Early on in your investing journey, the number of stocks you hold is not really a concern but as your portfolio grows, you start thinking about how many different stocks you should have. There is a tendency to set a fix amount per holding and then adding more holdings as a way to limit your exposure to a company. However, you need to be able to adjust those values as you grow your portfolio.
A factor that is pertinent to deciding on how many stock is how much per stock do you want to have. You can’t just put a really small amount with your discount broker since the fees are going to eat up your funds. Obviously, discount brokers are now offering low trading fees compared with just 5 years ago. There are no reasons to pay more than $10 per trade nowadays.
There are different ways to look at how much you should have in a stock.
- You want to DRIP the stock so you put enough for the dividends to cover the purchase of new shares.
- You want equal exposure for simplicity and balancing
- You want to limit risks on some of your selection
How Many Stocks For Your Portfolio?
The size of your portfolio does matter. If you have $100,000 in your portfolio, chances are you are increasing the size of your holdings compared with someone starting with a $10,000 portfolio. The same applies to someone who has $1,000,000. Back in 2009 when I bought the Canadian banks at less than half their current value, I still only bought $10,000 while my parents bought for over $50,000. At some point, the size of the money you talk about becomes relative.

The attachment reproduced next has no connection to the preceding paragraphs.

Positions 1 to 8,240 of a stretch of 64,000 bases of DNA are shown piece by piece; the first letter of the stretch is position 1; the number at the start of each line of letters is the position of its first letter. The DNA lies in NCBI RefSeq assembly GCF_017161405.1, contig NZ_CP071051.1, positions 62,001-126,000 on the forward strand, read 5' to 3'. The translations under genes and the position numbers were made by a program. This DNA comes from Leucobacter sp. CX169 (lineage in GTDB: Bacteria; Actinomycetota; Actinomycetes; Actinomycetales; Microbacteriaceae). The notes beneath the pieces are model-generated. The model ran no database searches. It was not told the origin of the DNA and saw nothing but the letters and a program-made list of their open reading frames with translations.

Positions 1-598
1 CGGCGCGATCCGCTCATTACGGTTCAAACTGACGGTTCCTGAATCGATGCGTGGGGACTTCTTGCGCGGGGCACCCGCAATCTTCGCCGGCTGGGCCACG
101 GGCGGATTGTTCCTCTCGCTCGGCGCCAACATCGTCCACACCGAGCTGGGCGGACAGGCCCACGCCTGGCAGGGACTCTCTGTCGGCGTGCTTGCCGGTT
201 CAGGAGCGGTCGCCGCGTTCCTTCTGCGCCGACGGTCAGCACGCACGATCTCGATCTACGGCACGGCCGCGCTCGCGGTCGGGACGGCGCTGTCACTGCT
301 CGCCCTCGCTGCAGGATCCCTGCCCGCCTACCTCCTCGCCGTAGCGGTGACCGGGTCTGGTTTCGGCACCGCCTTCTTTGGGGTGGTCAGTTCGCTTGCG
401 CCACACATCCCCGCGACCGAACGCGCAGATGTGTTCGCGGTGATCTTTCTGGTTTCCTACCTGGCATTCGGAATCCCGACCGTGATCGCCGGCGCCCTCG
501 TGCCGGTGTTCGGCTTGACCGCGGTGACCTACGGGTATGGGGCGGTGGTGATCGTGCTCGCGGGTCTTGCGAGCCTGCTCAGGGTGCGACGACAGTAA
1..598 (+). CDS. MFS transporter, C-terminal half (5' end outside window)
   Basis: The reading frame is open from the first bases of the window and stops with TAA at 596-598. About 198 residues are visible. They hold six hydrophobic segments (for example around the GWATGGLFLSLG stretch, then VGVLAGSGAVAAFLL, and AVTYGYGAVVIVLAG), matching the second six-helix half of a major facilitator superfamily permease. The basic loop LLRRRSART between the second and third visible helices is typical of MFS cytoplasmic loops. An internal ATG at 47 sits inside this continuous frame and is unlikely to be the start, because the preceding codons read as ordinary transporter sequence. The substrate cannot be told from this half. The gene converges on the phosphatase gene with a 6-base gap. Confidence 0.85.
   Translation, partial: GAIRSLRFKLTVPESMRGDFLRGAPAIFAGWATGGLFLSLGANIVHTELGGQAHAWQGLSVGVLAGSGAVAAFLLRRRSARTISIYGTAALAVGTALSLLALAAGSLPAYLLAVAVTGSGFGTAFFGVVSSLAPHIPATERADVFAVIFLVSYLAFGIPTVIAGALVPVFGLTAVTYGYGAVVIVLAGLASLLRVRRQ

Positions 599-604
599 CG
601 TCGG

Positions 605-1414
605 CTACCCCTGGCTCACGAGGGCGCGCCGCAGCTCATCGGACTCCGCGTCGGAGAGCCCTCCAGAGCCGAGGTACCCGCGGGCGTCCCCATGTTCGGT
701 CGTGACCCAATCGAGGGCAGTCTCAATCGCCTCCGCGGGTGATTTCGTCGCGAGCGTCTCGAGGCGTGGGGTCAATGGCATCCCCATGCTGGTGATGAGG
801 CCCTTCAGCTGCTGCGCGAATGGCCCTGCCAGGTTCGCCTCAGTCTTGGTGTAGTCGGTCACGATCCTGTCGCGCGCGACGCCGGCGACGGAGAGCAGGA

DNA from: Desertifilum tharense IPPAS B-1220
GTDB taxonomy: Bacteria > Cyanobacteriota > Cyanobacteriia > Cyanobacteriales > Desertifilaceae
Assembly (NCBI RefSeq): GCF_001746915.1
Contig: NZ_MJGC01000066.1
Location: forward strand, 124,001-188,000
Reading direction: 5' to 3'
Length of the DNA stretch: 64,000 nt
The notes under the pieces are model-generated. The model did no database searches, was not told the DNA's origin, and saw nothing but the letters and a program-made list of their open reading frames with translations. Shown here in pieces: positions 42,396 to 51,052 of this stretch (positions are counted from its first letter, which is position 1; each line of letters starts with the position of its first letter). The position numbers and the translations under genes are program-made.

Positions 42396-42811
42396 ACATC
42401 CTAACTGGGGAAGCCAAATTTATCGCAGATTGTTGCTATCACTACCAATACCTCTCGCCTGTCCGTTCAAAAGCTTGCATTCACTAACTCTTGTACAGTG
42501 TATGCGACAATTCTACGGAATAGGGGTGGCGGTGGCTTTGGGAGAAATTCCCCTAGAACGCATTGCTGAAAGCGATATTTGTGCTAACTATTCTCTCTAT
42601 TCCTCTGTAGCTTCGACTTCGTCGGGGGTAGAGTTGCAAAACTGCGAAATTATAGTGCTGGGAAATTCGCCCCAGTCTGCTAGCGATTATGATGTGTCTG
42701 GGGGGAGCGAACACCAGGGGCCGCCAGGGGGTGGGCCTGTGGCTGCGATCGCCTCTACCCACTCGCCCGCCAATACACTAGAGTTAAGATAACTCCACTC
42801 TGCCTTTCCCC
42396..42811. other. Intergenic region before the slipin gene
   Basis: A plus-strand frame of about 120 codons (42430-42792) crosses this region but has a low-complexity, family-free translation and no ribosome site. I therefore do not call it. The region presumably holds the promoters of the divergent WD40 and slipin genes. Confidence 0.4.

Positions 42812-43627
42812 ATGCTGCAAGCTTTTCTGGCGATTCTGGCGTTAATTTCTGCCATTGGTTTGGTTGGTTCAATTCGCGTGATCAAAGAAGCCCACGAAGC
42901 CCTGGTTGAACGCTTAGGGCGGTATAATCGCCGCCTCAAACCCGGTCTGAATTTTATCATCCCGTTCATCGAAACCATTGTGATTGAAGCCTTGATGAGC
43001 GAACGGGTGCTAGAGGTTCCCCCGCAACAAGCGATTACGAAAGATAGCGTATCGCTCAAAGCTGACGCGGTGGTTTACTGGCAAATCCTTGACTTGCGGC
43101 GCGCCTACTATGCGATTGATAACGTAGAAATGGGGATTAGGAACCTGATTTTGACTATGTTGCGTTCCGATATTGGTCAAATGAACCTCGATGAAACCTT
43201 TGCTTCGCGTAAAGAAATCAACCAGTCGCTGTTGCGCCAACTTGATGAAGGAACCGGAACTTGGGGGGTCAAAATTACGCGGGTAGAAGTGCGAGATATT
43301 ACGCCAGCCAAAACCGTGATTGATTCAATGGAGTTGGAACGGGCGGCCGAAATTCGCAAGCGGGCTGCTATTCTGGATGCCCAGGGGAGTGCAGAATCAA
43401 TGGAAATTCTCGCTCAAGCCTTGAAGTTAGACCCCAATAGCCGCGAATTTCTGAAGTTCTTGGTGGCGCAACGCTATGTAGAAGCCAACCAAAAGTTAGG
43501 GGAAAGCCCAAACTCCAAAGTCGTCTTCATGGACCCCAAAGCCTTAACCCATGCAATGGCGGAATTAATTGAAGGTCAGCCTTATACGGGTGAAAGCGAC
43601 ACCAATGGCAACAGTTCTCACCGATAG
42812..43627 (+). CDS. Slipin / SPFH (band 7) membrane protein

With the size of my portfolio, I tend to invest between $4K and $6K per stocks. When a holding reaches $8K through appreciation, I may sell some to rebalance or initiate a new position. That holding size is currently the sweet spot for me but I can see it going up to the $7K and $8K in the near future to avoid just adding new position to my portfolio.
Related: How to invest with little money
Rule of Thumb on Number of Stocks
Related: Why Dividend Investing?
My Magic Number
I have a total of 32 individual stocks. However, all the Canadian banks are somewhat the same to me. Rather than invest in just one, I went wide to avoid too much exposure to just one bank. I also own the four big telecoms in Canada as a way to diversify across them. I know Buffett has a different approach 🙂 I am not done with my diversification in the US so I am sure to pick up more holdings in the US for my RRSP. For my Canadian investments, I have covered a large number of them so far. Even though I have share in some companies, it doesn’t mean I have a lot. I am not holding a lot of shares with the life insurance at the moment for example.
My number is between 40 and 45. If I fill the need to add an extra holding, I will look at consolidating other positions.